By Vasundhara Sirnate and Sajneet Mangat
4 October 2020
In this piece, Vasundhara Sirnate and Sajneet Mangat visually describe and map gang rape data that they have recorded for The Polis Project’s Violence Lab between 1 January 2020 and 30 September 2020.
Rape in India is an under-reported, under-recorded and under-prosecuted crime. With the implementation of the Protection of Children from Sexual Offences Act, 2012 and the Criminal Law (Amendment Act), 2013, there was hope that the new laws – which expanded the definition of rape and extended punishment for more categories of sexual offences against women and children – would result in a decrease in the incidence of rape in India. The Hathras gang rape incident has once again thrust the issue of rape and gang rape centerstage. Despite increased legislation and punishment, rape and gang rape still exist.
Why is this the case? Gang rapes in India are often seen as aberrant criminal behavior. However, doing so misses the argument that such behaviors are embedded in cultural practices where men are rewarded with higher peer status for indulging in violence and sexual violence and penalized for not doing so. Criminal deviance and rampant misogyny alone do not explain the number of gang rapes in India. Individual criminal behavior is not individually produced; it is a product of culture, society, family, income, literacy, identity, power dynamics in society, etc. The big question is how and why are men coming together as a group to perpetrate the worst kinds of crime on women? Why are they grouping together and expressing collective violence on female bodies more in some places than in others?
Any project that aims to further the understanding of why there are gang rapes with horrific levels of violence done to the bodies of children and women needs to look at perpetrator psychology and at granular data. To start with, gang rapes need to be contextualized as part of national and regional patterns and not as aberrant, one-off crimes. To do this effectively data are required. Currently, the only public data on gang rapes in India come from the National Crime Records Bureau (NCRB)’s Crime in India published annually, which records state-wise and selected district/city-wise crimes under all Indian Penal Code categories. Their gang rape data are provided as a total for a whole year and released the following year. In this form, the data do not reveal precise locations the crime occurred in and we cannot infer when during a year a gang rape incident took place. Therefore, while there is a total number of gang rapes available for a state in a particular year, there is no current, relevant, usable information about particular cases and where they are situated. This means that there is paucity of granular data even while there is an abundance of aggregated data.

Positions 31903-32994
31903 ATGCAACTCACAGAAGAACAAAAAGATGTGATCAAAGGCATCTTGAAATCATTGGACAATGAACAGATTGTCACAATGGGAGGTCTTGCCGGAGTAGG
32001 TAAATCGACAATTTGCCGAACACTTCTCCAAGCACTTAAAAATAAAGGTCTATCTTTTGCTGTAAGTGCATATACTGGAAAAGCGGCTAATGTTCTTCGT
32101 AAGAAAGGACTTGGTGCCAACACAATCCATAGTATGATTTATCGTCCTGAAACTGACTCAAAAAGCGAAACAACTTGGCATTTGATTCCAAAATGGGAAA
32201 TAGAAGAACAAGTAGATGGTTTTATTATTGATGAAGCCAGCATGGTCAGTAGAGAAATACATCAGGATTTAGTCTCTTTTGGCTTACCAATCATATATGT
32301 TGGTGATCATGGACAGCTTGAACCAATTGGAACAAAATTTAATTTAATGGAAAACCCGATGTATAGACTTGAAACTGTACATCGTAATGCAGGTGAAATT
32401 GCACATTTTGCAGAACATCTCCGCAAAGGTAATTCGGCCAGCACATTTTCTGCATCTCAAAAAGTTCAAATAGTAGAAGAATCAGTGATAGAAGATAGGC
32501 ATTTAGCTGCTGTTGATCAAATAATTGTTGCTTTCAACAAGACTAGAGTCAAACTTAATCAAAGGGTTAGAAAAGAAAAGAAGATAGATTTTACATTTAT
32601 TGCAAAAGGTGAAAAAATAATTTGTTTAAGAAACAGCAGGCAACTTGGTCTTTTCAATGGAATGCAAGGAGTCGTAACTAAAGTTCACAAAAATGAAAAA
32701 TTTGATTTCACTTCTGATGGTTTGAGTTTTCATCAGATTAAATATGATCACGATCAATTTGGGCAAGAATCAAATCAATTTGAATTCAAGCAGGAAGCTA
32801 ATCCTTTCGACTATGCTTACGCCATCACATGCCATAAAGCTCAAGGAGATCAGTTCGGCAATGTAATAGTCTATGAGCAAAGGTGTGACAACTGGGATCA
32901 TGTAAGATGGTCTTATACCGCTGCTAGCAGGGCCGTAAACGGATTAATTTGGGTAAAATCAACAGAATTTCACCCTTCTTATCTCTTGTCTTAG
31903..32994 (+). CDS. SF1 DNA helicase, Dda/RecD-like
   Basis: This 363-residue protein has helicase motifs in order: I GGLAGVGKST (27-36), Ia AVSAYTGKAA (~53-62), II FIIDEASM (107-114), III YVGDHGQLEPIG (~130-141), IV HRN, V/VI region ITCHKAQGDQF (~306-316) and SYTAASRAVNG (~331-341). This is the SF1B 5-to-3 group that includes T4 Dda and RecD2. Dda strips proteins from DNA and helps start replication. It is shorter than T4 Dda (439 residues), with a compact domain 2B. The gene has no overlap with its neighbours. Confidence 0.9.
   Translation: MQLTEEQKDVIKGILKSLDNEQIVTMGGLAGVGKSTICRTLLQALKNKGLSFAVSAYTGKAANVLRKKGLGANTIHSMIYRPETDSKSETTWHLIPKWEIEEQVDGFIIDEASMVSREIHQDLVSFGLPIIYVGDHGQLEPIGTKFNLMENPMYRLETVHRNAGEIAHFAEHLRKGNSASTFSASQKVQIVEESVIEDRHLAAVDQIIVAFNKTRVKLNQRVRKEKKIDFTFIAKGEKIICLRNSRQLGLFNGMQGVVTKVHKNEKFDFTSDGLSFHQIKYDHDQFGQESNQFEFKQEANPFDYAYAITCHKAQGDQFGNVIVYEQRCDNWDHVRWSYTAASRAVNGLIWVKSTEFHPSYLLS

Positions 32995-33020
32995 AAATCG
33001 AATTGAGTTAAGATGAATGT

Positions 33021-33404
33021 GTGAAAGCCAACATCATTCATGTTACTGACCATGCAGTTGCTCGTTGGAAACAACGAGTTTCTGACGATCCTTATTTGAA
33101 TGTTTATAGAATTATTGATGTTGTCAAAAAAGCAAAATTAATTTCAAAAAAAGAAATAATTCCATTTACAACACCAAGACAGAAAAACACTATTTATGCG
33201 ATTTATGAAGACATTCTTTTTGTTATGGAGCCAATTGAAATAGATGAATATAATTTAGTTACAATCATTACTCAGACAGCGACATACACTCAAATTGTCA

As part of Violence Lab’s data collection enterprise on collective public violence in India, gang rapes in India for 2020 are being recorded. These cases are sourced from English-language newspapers and digital newspapers. As a work in progress, Violence Lab has decided to release partial mapping of this data to give a sense of what the geographical spread of recorded gang rapes in India is for 2020 and to explore possibilities of further research in this area.
Fig. 1 shows locations where gang rapes took place in India between 1 January 2020 and 30 September 2020. The data reflect information about 158 cases that are recorded.
The interactive version of this map with specific case annotations can be found HERE hosted on a Tableau Server. Please note that the size of the circle marker for every incident reflects the “gang size.” Granular geographic information appears upon zooming in on the interactive map.
According to recently released NCRB data for 2019, Rajasthan, Uttar Pradesh, Madhya Pradesh and Haryana accounted for most gang rapes in the country. The data gathered by Violence Lab until now follow the same trend for 2020, with the notable addition of Jharkhand. The data also show that fewer cases were seen between March and May 2020. This could possibly be explained as a consequence of the coronavirus lockdown policy where police patrolling for lockdown enforcement was high, or it could reflect that gang rapes weren’t being reported by victims because of nation-wide restrictions on movement of citizens.
Fig. 2: Reported Gang Rape Cases in India, 1 January 2020 – 30 September 2020
In this data 60.1 percent of cases (n=95) involved the gang rape of a minor. The youngest victim in the dataset was 3 years old (deceased), the oldest 75. In some cases, it was also found that the perpetrators were minor boys, the youngest being 11 in a case in Jharkhand.
Fig. 3 shows state-wise cases of gang rape in India.
Fig.3: State-wise Reported Gang Rapes, 1 January 2020 – 30 September 2020.
Note: One way to boost capturing of gang rape cases in this data collection is to report cases from local language papers to [email protected]. Requests for the geocoded data file can be made directly to Vasundhara Sirnate at [email protected]. Sajneet Mangat will be updating the map each week until 31 December 2020.
Vasundhara Sirnate is Director of Research at The Polis Project.
Sajneet Mangat is an undergraduate student at McGill University.